The music lesson is a rewarding experience. Here are a few adult students who influenced me and added to my love of the piano and the joy of teaching.
Aziza Brendel was introduced to me by her instructor who wanted to place her with another teacher at that time. Aziza studied for many years. Eventually I met the great concert artist, Earl Wild, through Ms Brendel and attended special concert events. I selected a beautiful Bosendorfer grand piano for her, and the Chicago Chapter of the Piano Technicians Guild filmed a seminar with the renowned Virgil Smith and his Whole Sound Tuning Method, using that instrument.
Margaret Even had been given a gift certificate for lessons by a son in law. Although it was only for a month of lessons, Margaret continued to study for many years before she moved to a distant convalescent facility. In our years of study, Margaret learned a large number of great piano pieces. Margaret began her new lessons in her 70s and completed them in her late 80s. Her husband Francis, a patent attorney, began lessons sometime after she had started. Both became my great friends. It was a connection made through piano lessons that began this friendship, as I was their granddaughter’s teacher at the time. Francis performed in at least one of our regularly scheduled Adult Recitals. He was very proud to play the beautiful “Poeme,” by Zdenek Fibich. Mr Even decided midway through our time together that they should upgrade the family Baldwin Acrosonic spinet; they did so with a beautiful new Baldwin Model L grand piano.
Donna Bush studied for many years and had aspired to be a concert pianist. She had chosen her own Steinway grand piano before we met. Although she had worked in the insurance industry for her professional career, her passion was always the piano. She practiced and learned high level repertoire. The last piece she completed was Earl Wild’s transcription of the Rachmaninoff Vocalise. We struck upon the idea of some distance between us in my large studio, in order to give her the feeling of a real performance. I listened, following the score, from a comfortable arm chair that parents of students sometimes occupied during lessons. The last time we worked together was prior to a business trip to California. Every note was well played; her phrasing and dynamics further shaped this difficult, concert level work. Donna succumbed not long after to her cancer.
Ed Haggerty had been a Chicago Public School Principal. He described the Madison Avenue riots to me and the difficulty it of maintaining control in the 60s. He talked of requiring students at his school to take their lunch period in the auditorium so they could listen to him practice. Ed performed Chopin’s Fantasy in f minor, from memory, at one Student Adult Recital at Steinway & Sons in Hinsdale IL before a sizeable audience. Several of his children and his wife were happy to be in attendance! He also learned, memorized and performed complete Beethoven and Schubert Sonatas, Schumann, Bach, Mozart and other works from great masters. He joked with me that his strict daily practice regimen “keeps me out of trouble”! All this while Ed was in his 80s. I had helped Ed find his Steinway Model B semi-concert grand piano through a friend who taught at the University of Chicago.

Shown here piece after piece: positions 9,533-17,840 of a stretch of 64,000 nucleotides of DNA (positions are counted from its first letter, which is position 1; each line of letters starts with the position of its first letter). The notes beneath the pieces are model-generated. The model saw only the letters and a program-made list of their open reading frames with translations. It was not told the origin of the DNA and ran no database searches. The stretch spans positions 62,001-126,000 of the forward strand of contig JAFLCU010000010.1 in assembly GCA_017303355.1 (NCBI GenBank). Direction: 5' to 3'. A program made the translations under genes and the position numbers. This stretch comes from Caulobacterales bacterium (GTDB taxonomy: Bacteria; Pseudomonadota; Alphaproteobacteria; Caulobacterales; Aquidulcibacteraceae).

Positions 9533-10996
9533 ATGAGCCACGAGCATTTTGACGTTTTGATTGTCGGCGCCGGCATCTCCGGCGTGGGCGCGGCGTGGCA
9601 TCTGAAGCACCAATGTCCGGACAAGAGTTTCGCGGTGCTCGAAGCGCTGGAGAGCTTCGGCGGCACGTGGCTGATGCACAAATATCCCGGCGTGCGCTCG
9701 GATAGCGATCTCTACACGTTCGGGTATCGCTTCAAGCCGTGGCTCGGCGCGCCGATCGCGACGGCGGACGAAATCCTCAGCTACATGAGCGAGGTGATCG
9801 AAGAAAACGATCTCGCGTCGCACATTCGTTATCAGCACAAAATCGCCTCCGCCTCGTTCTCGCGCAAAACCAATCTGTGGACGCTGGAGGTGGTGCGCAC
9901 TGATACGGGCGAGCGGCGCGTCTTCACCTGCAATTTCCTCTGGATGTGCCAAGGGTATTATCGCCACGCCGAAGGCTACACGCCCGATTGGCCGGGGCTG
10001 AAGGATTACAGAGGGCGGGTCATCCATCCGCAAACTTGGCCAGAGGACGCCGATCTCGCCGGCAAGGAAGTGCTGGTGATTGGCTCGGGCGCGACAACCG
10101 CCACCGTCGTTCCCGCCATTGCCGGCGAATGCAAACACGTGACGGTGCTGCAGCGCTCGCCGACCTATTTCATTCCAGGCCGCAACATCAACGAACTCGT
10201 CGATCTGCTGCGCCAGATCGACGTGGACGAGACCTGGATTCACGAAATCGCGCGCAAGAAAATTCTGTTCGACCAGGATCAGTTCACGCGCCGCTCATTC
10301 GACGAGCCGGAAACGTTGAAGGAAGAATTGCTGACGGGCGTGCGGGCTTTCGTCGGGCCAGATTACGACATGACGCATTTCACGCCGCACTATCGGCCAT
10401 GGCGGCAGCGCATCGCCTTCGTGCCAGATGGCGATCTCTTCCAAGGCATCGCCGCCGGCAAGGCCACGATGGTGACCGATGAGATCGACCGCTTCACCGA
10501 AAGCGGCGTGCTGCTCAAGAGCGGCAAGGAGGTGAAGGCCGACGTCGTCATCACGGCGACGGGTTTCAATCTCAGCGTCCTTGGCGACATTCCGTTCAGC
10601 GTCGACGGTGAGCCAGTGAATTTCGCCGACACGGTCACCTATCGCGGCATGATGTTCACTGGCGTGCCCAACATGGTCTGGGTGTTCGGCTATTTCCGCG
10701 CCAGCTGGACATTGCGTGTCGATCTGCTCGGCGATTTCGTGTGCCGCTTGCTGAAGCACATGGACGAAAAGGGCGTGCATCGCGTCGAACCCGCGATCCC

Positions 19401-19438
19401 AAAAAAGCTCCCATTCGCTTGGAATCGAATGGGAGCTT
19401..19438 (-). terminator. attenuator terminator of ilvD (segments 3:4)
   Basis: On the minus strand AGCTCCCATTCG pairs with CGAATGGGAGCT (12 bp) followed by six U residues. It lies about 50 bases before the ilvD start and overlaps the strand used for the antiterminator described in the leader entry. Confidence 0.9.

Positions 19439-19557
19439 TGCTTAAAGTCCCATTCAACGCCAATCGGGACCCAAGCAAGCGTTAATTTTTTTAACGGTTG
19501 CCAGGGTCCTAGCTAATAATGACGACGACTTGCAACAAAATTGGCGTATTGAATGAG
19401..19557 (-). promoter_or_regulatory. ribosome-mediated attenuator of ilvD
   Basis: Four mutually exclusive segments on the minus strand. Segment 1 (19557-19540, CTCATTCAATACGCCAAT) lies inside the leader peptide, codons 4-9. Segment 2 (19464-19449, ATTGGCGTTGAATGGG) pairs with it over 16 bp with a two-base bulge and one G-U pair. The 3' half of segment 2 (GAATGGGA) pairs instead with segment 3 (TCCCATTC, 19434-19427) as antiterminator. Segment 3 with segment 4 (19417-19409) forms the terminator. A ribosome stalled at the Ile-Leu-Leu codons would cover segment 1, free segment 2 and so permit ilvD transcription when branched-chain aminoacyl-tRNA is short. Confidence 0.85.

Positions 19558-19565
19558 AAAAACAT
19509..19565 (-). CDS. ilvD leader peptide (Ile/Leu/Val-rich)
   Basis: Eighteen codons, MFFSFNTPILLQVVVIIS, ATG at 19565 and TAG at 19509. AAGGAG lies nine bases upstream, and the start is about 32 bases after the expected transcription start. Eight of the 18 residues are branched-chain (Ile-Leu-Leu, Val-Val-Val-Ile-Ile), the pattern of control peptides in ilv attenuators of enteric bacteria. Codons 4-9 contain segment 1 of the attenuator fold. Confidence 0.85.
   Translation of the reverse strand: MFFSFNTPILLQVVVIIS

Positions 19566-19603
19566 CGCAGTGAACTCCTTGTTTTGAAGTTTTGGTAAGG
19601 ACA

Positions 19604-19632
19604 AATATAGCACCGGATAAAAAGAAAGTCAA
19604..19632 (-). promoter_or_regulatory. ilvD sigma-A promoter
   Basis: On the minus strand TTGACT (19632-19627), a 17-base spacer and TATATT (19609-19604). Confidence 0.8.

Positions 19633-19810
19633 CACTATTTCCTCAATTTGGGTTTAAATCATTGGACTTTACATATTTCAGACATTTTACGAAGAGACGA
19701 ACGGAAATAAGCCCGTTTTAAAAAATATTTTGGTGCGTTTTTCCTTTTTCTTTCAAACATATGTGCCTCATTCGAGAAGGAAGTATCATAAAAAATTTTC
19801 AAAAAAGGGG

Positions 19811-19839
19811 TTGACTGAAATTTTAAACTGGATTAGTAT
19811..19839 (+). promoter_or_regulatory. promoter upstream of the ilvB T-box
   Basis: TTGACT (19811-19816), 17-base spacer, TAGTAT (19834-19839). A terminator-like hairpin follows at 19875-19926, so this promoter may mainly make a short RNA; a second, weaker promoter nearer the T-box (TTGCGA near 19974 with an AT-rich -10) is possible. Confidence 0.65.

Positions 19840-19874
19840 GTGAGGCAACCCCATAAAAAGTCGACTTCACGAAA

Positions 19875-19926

Mary Goulding studied for many years. What I appreciated most was that she had a “story” for each piece she learned and perfected. The last one was “Reflections in the Water,” by Debussy. During the more than ten years of her study, we covered a long list of piano literature. Her friendship and her family’s connection to my own was special and her passion for music and the piano was present at each lesson. I helped Mary select her Steinway K52 Professional Upright piano during that time.
As their knowledge of great music and their abilities in piano increased, each of these students realized their desire for a better instrument.
These students, all now gone, brought their love of music, enthusiasm for piano lessons and desire to perform great works to every lesson. We always had so much to do, and so much discovery and thought went into their personal interpretations that it was then and still is an inspiration to me.
I was for a time involved in music education development initiatives that took me to California. There I had a few visits with Randy Jackson and Steven Tyler, who were judges on American Idol at that time. I enjoyed witnessing the show and especially the opportunity for more personal meetings and discussions about music and music education. I reminded Randy that he had a profound affect upon fans, contestants and music lovers because of his kind, caring approach to the critiques he offered and his obvious passion for sharing music with others. At one meeting I asked him for a favor. I dialed Donna’s number on my cell phone; she picked up, two thousand miles away, her voice quite weak and tired. I had explained that Randy and Freddy Mercury had been her favorite concert artists. How funny it seemed that this woman who had aspired to become a concert pianist would consider the founder of Queen and Randy Jackson to be her favorite musical personalities! (She often talked about these celebrities at lessons.) Randy took my phone and talked to Donna at some length and invited her to come out to Idol as his guest (it was her favorite show). She was not able to do that; she died only days after our call. She was so happy as they talked (I was able to hear her enthusiasm from across the table). Randy asked her to be blessed and called her “dawg” as they said goodbye. She and I talked about this moments later when I called her from the hallway outside the conference room.
Music unites us.
I often think of these special friends; I am so grateful that we met through music lessons.